ELYRIA — Fatal traffic crashes claimed the lives of 34 people in Lorain County in 2017, according to the Ohio Highway Patrol.
The number is slightly less than the 37 fatalities that took place 2016, but Lt. Carlos Smith, commander of the patrol’s Elyria post, said their goal is zero fatalities.
“We would rather not knock on anyone’s door and give them that tragic news that changes lives forever,” he said.
Smith said when factors like alcohol, not wearing a seat belt and not paying attention are looked at, most crashes are preventable.
The number of alcohol-related fatal crashes rose to 38 percent compared to 24 percent in 2016. Drug-related traffic deaths declined from 15 percent in 2016 to 9 percent this year.
The report released by the patrol showed that 67 percent of the crash victims did not have their seat belts fastened.
There was one confirmed distracted-driving death, but Smith said that is not necessarily an accurate number.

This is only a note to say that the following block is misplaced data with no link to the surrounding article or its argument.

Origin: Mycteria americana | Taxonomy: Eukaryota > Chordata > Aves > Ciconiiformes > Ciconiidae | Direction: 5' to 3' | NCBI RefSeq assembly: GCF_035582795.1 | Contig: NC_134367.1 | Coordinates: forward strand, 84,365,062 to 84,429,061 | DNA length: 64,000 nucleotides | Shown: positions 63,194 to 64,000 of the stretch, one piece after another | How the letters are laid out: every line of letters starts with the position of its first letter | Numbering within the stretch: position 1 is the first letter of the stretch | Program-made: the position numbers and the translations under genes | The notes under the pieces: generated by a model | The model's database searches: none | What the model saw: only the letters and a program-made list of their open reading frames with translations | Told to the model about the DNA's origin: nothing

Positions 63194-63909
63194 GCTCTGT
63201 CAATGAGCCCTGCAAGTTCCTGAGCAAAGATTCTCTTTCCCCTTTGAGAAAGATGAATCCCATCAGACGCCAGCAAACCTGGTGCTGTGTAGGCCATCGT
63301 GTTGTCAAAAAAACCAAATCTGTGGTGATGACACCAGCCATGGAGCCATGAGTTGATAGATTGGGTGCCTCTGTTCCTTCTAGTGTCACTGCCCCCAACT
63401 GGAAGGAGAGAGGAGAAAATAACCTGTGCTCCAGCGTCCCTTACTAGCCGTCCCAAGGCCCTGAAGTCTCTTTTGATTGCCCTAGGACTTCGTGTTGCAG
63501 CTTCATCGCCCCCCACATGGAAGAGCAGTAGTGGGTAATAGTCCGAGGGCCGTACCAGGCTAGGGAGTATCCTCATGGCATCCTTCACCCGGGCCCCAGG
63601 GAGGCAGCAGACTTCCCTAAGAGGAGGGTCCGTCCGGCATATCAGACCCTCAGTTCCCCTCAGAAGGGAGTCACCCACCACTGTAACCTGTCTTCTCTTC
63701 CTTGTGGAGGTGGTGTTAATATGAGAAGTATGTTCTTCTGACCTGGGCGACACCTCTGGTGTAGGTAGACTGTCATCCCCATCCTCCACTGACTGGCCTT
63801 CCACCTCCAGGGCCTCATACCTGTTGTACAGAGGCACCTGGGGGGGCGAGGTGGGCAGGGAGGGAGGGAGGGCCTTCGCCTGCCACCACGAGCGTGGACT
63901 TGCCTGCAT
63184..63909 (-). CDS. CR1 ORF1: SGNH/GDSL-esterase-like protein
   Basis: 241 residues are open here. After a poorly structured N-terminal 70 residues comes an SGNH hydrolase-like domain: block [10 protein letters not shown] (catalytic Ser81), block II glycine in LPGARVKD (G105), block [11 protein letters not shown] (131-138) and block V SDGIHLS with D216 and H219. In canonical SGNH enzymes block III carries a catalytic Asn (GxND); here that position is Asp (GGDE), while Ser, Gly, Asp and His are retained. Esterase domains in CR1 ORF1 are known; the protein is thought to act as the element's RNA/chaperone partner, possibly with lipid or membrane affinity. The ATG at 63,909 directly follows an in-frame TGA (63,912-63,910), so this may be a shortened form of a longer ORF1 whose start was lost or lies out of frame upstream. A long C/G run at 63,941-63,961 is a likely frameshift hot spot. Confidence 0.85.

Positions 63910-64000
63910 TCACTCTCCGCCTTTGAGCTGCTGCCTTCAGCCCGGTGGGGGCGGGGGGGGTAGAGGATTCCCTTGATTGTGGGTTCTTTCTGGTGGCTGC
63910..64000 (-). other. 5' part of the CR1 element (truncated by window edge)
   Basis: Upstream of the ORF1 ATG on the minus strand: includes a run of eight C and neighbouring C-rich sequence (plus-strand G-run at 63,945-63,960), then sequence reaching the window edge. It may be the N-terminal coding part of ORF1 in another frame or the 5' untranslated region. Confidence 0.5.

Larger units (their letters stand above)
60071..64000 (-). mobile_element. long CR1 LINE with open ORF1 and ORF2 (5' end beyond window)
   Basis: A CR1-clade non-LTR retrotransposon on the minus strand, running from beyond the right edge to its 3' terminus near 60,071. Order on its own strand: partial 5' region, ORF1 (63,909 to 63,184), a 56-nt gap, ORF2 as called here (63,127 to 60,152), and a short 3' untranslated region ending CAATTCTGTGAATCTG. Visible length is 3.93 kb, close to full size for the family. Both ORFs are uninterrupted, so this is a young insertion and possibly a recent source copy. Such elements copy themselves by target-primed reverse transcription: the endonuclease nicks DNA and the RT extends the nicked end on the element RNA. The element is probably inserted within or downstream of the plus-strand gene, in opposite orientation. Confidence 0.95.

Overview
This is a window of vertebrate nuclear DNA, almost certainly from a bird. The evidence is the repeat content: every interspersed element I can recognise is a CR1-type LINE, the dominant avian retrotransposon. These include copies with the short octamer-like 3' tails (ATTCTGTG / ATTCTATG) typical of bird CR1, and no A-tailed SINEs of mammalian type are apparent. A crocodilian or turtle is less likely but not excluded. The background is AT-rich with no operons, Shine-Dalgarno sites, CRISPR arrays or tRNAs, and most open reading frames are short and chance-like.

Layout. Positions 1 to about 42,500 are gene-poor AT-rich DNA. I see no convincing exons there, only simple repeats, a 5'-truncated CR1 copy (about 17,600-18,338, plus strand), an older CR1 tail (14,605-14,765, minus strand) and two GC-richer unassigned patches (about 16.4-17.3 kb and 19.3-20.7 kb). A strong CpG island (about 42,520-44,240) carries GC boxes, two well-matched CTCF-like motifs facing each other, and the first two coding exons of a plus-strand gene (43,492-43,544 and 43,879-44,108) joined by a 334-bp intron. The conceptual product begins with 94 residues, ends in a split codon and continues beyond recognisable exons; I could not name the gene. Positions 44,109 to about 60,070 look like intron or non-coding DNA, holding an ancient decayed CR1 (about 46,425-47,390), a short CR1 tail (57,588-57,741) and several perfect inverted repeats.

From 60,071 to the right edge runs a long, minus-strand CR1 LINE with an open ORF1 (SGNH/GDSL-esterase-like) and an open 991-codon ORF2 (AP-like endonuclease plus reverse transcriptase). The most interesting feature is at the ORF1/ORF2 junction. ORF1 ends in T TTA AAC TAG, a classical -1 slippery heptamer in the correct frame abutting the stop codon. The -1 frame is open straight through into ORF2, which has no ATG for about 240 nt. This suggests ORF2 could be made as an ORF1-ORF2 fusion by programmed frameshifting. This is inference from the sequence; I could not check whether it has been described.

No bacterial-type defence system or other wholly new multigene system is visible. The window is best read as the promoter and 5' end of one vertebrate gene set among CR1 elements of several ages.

“You really can’t calculate when it’s a one-car crash and no one can tell us what they were doing,” Smith said. “We try to get into their device to see or the black box if it’s a newer vehicle.”
He added that distracted driving is a huge problem that troopers are dealing with across the state and nationwide.
“We tell everybody when you’re driving, drive,” Smith said.
Of the 34 deaths, 12 occurred in cities. Out of the 22 fatal crashes in rural areas, four were in Wellington and three were in LaGrange.
Only one of the nine motorcyclists who died in crashes this year was wearing a helmet, he said.
Smith said 25 percent of those killed in traffic crashes were younger than 25, with the youngest being 5 years old.
Nearly 12 percent of fatal crashes involved a teenage driver, he said.
“When you’re young, inexperienced, speeding and you don’t have your seat belt on, those are all recipes for disaster,” Smith said. “Young kids don’t know how to steer themselves out of trouble. They usually panic, hit the brakes and overcorrect.”
Smith offered some pointers for drivers.
“We try to educate people that vehicle distance, vehicle speed and paying attention are things that will reduce the likelihood of being in an accident,” he said.
He said that for every 10 mph of speed drivers should allow one vehicle’s length of space between vehicles.
“So when you are driving at 50 miles per hour, have five car spaces between you and vehicle in front of you,” he said.
Contact Cindy Breda at 329-7126 or firstname.lastname@example.org.